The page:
Quickly move up career – is there a secret sauce?

How to (quickly) move up the career ladder

So you want to fast track your way up the career ladder but don’t know how?

Moving up the proverbial career ladder can be trying for most. It requires hard work, commitment, effective strategy, and relationship management.

Here are some concrete tips on how to quickly move up the career ladder:

How to (quickly) Move Up the Career Ladder

Learn to love your job.

You got hired because the employer decided you can get the job done. In order to thrive, you need to be passionate about your job.

Sure, it is possible to be competent and stay at a company for many years while being miserable, but who wants that? You don’t need to love your job. Sure, love can be a strong word, but it’s hard to excel at something if you don’t enjoy it.

Your career well-being can improve drastically by editing the environment. Develop healthy professional relationships with your colleagues. It can also be small things like an uncluttered desk space.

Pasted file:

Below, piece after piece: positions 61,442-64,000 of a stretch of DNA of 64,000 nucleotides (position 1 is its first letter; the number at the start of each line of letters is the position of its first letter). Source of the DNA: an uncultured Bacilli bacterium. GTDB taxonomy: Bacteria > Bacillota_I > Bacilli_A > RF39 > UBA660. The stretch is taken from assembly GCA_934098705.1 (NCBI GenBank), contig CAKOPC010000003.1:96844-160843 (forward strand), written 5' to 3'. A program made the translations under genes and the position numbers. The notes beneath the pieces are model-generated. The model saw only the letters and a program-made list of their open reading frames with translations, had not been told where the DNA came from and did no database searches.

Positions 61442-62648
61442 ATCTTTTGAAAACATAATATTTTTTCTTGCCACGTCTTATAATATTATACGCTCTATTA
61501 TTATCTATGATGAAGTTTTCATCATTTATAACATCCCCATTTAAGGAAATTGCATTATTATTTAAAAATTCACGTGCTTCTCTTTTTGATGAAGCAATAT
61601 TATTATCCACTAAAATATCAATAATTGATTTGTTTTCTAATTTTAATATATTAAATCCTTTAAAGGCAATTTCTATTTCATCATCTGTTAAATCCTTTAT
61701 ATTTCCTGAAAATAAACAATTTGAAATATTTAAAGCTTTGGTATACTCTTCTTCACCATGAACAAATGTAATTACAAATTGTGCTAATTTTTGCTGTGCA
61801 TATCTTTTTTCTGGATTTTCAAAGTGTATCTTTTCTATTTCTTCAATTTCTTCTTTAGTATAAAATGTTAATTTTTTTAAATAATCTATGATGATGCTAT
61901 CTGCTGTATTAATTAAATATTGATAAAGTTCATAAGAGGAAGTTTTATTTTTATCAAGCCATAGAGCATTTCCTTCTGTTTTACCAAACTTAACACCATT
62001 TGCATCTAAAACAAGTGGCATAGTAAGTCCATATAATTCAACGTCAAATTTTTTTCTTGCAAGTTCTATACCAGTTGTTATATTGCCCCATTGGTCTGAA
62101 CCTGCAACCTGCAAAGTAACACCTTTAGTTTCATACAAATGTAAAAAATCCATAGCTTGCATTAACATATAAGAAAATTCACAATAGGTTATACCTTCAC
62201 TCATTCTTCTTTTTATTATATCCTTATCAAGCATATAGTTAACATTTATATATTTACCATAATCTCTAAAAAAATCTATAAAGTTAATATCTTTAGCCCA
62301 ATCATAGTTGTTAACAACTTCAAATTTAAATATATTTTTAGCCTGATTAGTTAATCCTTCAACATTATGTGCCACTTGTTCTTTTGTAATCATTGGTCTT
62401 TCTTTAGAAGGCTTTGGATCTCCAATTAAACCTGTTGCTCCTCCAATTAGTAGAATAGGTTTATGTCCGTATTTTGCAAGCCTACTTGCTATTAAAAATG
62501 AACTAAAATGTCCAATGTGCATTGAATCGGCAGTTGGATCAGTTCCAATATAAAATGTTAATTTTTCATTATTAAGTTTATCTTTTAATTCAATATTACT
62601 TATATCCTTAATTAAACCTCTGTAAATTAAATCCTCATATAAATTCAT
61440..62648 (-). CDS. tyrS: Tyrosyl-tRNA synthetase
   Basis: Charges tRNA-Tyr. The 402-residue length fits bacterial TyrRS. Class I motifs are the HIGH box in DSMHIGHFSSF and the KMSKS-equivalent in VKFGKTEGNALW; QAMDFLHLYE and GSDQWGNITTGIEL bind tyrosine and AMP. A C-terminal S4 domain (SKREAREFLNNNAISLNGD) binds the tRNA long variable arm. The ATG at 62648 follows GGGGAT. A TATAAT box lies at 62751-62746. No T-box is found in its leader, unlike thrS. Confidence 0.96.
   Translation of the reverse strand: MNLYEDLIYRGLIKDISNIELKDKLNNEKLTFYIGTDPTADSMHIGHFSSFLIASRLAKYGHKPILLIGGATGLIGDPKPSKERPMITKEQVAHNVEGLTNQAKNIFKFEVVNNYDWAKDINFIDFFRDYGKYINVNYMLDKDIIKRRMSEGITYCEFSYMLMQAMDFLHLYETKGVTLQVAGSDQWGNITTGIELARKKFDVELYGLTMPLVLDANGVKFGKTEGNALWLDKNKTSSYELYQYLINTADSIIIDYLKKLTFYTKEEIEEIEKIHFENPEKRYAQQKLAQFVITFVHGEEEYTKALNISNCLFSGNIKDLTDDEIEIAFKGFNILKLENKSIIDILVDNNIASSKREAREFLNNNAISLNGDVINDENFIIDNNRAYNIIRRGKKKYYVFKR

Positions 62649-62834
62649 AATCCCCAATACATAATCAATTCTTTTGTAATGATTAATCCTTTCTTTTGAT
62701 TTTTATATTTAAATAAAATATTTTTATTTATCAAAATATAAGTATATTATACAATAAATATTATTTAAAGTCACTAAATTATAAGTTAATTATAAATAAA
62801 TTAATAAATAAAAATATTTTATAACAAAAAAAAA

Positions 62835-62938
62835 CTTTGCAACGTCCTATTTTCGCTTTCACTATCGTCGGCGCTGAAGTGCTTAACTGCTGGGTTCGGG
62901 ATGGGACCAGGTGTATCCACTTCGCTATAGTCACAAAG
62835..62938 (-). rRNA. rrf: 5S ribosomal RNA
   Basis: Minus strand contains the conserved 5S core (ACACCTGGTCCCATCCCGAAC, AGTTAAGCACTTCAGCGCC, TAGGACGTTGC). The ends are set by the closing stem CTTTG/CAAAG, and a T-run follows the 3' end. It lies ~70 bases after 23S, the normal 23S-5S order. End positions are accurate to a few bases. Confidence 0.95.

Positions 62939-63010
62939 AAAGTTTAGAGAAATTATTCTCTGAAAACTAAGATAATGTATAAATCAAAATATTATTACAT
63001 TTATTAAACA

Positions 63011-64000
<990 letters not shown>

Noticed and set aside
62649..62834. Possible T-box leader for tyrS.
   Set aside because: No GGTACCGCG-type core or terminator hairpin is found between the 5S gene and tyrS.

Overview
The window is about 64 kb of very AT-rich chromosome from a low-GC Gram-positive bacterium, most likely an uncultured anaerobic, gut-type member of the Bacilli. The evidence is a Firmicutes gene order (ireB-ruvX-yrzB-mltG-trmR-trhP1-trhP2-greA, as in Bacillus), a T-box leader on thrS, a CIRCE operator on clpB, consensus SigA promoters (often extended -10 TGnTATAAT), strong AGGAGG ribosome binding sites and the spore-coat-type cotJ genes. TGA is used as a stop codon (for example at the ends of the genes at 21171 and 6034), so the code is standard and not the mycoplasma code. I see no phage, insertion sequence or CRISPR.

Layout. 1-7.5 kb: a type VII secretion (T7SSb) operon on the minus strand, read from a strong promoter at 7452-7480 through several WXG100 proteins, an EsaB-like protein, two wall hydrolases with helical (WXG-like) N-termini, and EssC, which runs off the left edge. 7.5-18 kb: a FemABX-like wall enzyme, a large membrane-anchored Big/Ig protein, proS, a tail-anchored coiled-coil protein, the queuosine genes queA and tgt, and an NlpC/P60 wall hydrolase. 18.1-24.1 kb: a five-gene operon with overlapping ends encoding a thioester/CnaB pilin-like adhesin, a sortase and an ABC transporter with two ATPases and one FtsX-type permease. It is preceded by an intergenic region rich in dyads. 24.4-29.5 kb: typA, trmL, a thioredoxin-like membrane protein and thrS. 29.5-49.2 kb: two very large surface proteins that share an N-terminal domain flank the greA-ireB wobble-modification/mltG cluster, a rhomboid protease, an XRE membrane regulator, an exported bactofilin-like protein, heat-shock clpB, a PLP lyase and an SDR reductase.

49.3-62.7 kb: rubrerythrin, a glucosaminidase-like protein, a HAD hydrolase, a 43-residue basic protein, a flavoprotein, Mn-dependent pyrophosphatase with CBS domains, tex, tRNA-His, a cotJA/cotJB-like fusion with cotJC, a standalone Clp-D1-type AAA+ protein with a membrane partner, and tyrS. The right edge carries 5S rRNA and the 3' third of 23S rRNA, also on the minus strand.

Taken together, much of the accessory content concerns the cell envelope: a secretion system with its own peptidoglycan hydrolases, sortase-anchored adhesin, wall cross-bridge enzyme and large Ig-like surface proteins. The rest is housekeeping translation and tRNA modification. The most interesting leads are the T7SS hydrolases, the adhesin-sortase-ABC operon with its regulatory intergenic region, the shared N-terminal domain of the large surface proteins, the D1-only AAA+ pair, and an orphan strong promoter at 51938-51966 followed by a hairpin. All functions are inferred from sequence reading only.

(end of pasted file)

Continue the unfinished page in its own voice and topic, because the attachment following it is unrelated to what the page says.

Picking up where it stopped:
Survive the corporate environment.

Survive the corporate environment. Develop healthy relationships with your colleagues, but don’t engage in office politics. Be professional: don’t engage in toxic gossip, don’t join factions, don’t date colleagues. Save precious energy in being amazing at what you do. Treat everybody with respect fairly, whatever their position.

You don’t need to engage in politics to get quickly up the ladder. You don’t need to toot your own horn–in fact, there are some benefits to being ‘below the radar’– your achievements will be more noticeable and surprise everyone in the workplace. Let the results of your hard work speak for itself.

Be an initiator.

90% of employees are executors, but it’s the other 10% who initiate, the ones who do things that they are not asked to do, who move up the ladder the quickest,” Andy Teach, corporate veteran and author, tells Forbes.

Learn how to solve problems at work. A lot of people at work want to do just the bare minimum, be the outlier. Don’t wait for your boss to ask you, be a proactive problem solver. You’ll become one of the critical essentials in the workplace who executes and solves problems in the office.

It’s not about being a Yes man. it’s simply about doing the dirty job that no one else wants to do.